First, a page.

5 items from 2015
A 1950s American immigrant story told as if it took place a half-century earlier, “Brooklyn” unfolds almost like a prim Victorian novel, presenting a young Irish woman, nobly brought to life by Saoirse Ronan, torn between two lovers — one a polite, red-headed chap from her hometown, the other a brash Italian-American who falls for her during her new life abroad — where her big decision has as much to do with choosing between countries as courters. Beautifully written, but still a bit flat in its transition to the screen, this sensitive adaptation of Colm Toibin’s bestseller, acquired by Fox Seachlight at Sundance, should assimilate nicely with more mainstream fare.
As a nation of immigrants, the United States represents a roiling tapestry of expat experiences, in which each family traces its roots back to whichever dauntless ancestors crossed the ocean to pursue a better life for themselves. The movies abound with such genealogical histories, »
- Peter Debruge
Everyone knows Woody Allen. At least, everyone thinks they know Woody Allen. His plumage is easily identifiable: horn-rimmed glasses, baggy suit, wispy hair, kvetching demeanor, ironic sense of humor, acute fear of death. As is his habitat: New York City, though recently he has flown as far afield as London, Barcelona, and Paris. His likes are well known: Bergman, Dostoevsky, New Orleans jazz. So too his dislikes: spiders, cars, nature, Wagner records, the entire city of Los Angeles. Whether or not these traits represent the true Allen, who’s to say? It is impossible to tell, with Allen, where cinema ends and life begins, an obfuscation he readily encourages. In the late nineteen-seventies, disillusioned with the comedic success he’d found making such films as Sleeper (1973), Love and Death (1975), and Annie Hall (1977), he turned for darker territory with Stardust Memories (1980), a film in which, none too surprisingly, he plays a »
- Graham Daseler
Winners were revealed Thursday night for the Casting Society of America's 30th annual Artios Awards. Winners in the film categories included "The Wolf of Wall Street," "The Grand Budapest Hotel" and "Dear White People." Check out the nominees here, the full list of winners below and all the rest of the season's offerings at The Circuit. Feature Film - Big Budget Comedy "The Wolf of Wall Street," Ellen Lewis Feature Film - Big Budget Drama "12 Years a Slave," Francine Maisler, Meagan Lewis (Location Casting), Melissa Kostenbauder (Associate) Feature Film - Studio or Independent Comedy "The Grand Budapest Hotel," Douglas Aibel, Jina Jay, Henry Russell Bergstein (Associate) Feature Film - Studio or Independent Drama "Dallas Buyers Club," Kerry Barden, Paul Schnee, Rich Delia, Tracy Kilpatrick (Location Casting), Allison Estrin (Associate) Feature Film Low Budget Comedy "Dear White People," Kim Taylor-Coleman Feature Film Low Budget Drama "Boyhood," Beth Sepko Feature Film Animation "Frozen, »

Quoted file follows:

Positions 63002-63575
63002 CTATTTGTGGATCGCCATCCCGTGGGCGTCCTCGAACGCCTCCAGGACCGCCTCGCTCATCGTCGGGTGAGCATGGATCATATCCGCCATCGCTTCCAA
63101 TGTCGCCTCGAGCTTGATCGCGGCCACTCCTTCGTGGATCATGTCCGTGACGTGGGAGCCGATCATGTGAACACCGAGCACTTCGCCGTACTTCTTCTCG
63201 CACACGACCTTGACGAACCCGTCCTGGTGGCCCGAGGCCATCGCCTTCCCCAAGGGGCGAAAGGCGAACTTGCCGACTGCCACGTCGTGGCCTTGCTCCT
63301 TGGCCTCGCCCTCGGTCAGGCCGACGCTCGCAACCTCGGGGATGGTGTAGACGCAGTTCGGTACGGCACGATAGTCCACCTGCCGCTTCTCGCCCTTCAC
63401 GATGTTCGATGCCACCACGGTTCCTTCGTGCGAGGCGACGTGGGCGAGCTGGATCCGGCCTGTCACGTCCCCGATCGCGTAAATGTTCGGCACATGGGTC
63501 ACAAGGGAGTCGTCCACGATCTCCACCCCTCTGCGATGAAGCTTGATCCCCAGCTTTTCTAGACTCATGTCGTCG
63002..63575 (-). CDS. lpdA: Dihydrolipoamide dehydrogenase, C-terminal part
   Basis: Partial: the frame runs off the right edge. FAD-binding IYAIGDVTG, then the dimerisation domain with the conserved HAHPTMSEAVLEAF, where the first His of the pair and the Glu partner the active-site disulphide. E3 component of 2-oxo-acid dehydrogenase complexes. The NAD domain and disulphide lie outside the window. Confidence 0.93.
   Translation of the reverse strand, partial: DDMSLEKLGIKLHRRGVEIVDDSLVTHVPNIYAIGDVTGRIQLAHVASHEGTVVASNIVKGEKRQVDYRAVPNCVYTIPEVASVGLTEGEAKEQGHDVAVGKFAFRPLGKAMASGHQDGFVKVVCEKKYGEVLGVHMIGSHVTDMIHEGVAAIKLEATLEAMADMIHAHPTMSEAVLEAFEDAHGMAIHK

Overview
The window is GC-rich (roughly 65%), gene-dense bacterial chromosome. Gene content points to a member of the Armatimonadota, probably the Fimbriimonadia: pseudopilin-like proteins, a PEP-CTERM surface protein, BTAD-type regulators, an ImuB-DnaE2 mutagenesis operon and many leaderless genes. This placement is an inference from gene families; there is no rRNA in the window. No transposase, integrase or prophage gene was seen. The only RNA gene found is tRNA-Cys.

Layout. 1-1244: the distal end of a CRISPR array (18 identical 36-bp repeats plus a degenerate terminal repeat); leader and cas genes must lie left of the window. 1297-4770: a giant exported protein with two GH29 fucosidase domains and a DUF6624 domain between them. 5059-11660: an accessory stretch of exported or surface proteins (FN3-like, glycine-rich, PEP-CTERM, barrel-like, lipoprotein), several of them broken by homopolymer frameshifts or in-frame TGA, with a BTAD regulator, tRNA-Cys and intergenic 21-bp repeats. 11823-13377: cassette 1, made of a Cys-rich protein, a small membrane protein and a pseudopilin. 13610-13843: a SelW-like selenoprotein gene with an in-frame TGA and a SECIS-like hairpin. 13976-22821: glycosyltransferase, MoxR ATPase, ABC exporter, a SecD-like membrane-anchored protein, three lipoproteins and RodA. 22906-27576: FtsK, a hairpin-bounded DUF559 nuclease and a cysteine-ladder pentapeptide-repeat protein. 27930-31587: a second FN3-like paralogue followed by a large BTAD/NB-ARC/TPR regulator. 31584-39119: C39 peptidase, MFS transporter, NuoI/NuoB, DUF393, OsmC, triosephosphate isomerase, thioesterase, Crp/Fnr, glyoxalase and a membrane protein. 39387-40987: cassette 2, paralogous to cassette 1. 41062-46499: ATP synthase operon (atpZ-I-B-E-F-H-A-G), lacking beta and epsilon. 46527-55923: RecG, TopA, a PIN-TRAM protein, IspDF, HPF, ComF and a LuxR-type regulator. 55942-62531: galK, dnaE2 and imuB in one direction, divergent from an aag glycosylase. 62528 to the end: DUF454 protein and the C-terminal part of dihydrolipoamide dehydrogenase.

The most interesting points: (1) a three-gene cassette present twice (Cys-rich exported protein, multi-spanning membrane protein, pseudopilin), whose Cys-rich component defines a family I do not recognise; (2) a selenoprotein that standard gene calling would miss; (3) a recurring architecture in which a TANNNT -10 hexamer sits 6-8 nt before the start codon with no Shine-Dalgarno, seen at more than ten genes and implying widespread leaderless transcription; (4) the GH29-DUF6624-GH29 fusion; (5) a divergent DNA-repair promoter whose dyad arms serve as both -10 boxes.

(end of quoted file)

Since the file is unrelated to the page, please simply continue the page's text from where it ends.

- Kristopher Tapley
It will be screened in over 1,500 cinemas in over 40 countries worldwide on Thursday, March 26 at 7pm as part of Nt Live. Further encore screenings will also be announced.
Strong returns to lead the cast as Eddie Carbone and is joined by fellow original cast members Emun Elliott as Marco, Phoebe Fox as Catherine, Michael Gould as Alfieri, Luke Norris as Rodolpho and Nicola Walker as Beatrice for the eight-week run.
Arthur Miller confronts the American dream in this dark and passionate tale. In Brooklyn, longshoreman Eddie Carbone welcomes his Sicilian cousins to the land of freedom. But when one of them falls for his beautiful niece, they discover that freedom comes at a price. »
#20. The Exorcist (1973)
Lost to: The Sting
Crammed in between two Best Picture wins for Francis Ford Coppola’s “Godfather” films was an interesting little year that rewarded another pairing of Robert Redford and Paul Newman (trivia: “The Sting’s” Julia Phillips is the first time female producer to ever win Best Picture). The other big landmark – the first time a purely horror film was nominated for Best Picture. “The Exorcist” was nominated for ten Oscars, winning for Sound and Adapted Screenplay. The horrifying story of a young girl possessed was, rumor has it, cursed as they tried to complete the film. This film about the struggle between faith and sin is possibly the most important horror film of all time.
#19. Avatar (2009)
Lost to: The Hurt Locker
The year after “The Dark Knight” and “Wall-e” missed out on Best Picture nominations, the Academy decided to change the rules and allow ten nominees. »
- Joshua Gaul
5 items from 2015
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